Format

Send to

Choose Destination
J Comp Neurol. 1997 Jul 7;383(3):245-81.

Organization of efferent projections from the parabrachial area to the hypothalamus: a Phaseolus vulgaris-leucoagglutinin study in the rat.

Author information

1
Unité de Recherches de Physiopharmacologie du Système Nerveux, INSERMU-161 and EPHE F-75014, Paris, France.

Abstract

The organization of projections from the parabrachial (PB) area to the hypothalamus was studied in the rat by using microinjections of Phaseolus vulgaris-leucoagglutinin (PHA-L) into subregions of the PB area. The present study is a follow-up of two former studies (Bernard et al. [1993] J. Comp. Neurol. 329:201-229; Aldén et al. [1994] J. Comp. Neurol. 341:289-314) that examined PB projections onto the amygdala and the bed nucleus of the stria terminalis. The results demonstrate that 1) the mesencephalic PB region, centered in the lateral portion of the superior lateral subnucleus projects extremely densely to almost the entire dorsomedial subdivision of the ipsilateral ventromedial hypothalamic nucleus; 2) the mesencephalic PB region, located in the medial portion of the superior lateral subnucleus and weakly overflowing into the rostralmost dorsal lateral pontine subnucleus, projects densely to the retrochiasmatic area and, to a lesser extent, to the ipsilateral ventromedial nucleus of the hypothalamus; 3) the PB region, including the central lateral, a portion of the superior lateral, and the outer external lateral subnuclei, projects densely to the ipsilateral median, anteroventral, and periventricular preoptic hypothalamic nuclei and projects more weakly to the dorsal border of the paraventricular nucleus (PVN). No consistent projection was found in the magnocellular PVN. All of these PB regions also project diffusely to the dorsomedial area and to a small tuberal subfornical hypothalamic area. In addition, the medial half of the PB area projects consistently to the posterior lateral hypothalamus. It is suggested that these pathways may be involved in aversive-defensive behavior, in autonomic and neuroendocrine aspects of pain, and in feeding and energy metabolism regulation.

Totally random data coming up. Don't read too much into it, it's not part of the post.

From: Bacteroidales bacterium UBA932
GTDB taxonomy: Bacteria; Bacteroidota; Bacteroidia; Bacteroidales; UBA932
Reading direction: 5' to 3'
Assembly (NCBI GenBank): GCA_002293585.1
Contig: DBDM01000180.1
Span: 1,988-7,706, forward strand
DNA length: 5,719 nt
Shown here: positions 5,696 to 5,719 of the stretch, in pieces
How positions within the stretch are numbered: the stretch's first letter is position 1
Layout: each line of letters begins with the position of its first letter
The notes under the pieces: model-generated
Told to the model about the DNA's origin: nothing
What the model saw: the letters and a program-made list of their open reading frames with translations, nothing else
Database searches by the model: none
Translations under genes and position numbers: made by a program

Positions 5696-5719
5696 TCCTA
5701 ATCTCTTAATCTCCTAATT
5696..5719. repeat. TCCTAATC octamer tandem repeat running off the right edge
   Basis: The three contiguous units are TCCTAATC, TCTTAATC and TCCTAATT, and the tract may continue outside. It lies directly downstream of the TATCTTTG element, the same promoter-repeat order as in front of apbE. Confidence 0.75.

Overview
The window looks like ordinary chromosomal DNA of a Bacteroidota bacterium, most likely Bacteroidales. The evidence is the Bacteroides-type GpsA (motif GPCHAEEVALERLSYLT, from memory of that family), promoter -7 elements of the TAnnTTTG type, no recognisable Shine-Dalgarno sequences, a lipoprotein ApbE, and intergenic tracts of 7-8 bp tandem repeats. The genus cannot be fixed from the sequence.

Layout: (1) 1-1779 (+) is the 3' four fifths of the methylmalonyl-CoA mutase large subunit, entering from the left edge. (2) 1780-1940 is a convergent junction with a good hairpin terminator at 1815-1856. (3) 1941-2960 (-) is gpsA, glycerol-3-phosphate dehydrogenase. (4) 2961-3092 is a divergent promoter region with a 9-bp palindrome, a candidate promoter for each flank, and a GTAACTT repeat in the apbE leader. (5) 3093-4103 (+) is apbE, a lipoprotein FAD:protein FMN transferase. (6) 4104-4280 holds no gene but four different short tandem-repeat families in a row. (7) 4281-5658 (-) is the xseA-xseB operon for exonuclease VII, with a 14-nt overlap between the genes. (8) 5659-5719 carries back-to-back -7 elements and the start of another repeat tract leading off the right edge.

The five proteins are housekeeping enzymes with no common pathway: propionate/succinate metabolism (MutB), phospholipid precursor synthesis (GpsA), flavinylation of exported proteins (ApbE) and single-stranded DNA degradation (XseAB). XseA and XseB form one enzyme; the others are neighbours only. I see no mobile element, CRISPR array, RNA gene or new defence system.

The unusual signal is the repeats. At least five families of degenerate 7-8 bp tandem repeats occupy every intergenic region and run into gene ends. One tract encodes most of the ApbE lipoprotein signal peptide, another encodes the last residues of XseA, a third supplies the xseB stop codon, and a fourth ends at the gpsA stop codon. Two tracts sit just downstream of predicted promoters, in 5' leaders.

Supplemental Content

Full text links

Icon for Wiley
Loading ...
Support Center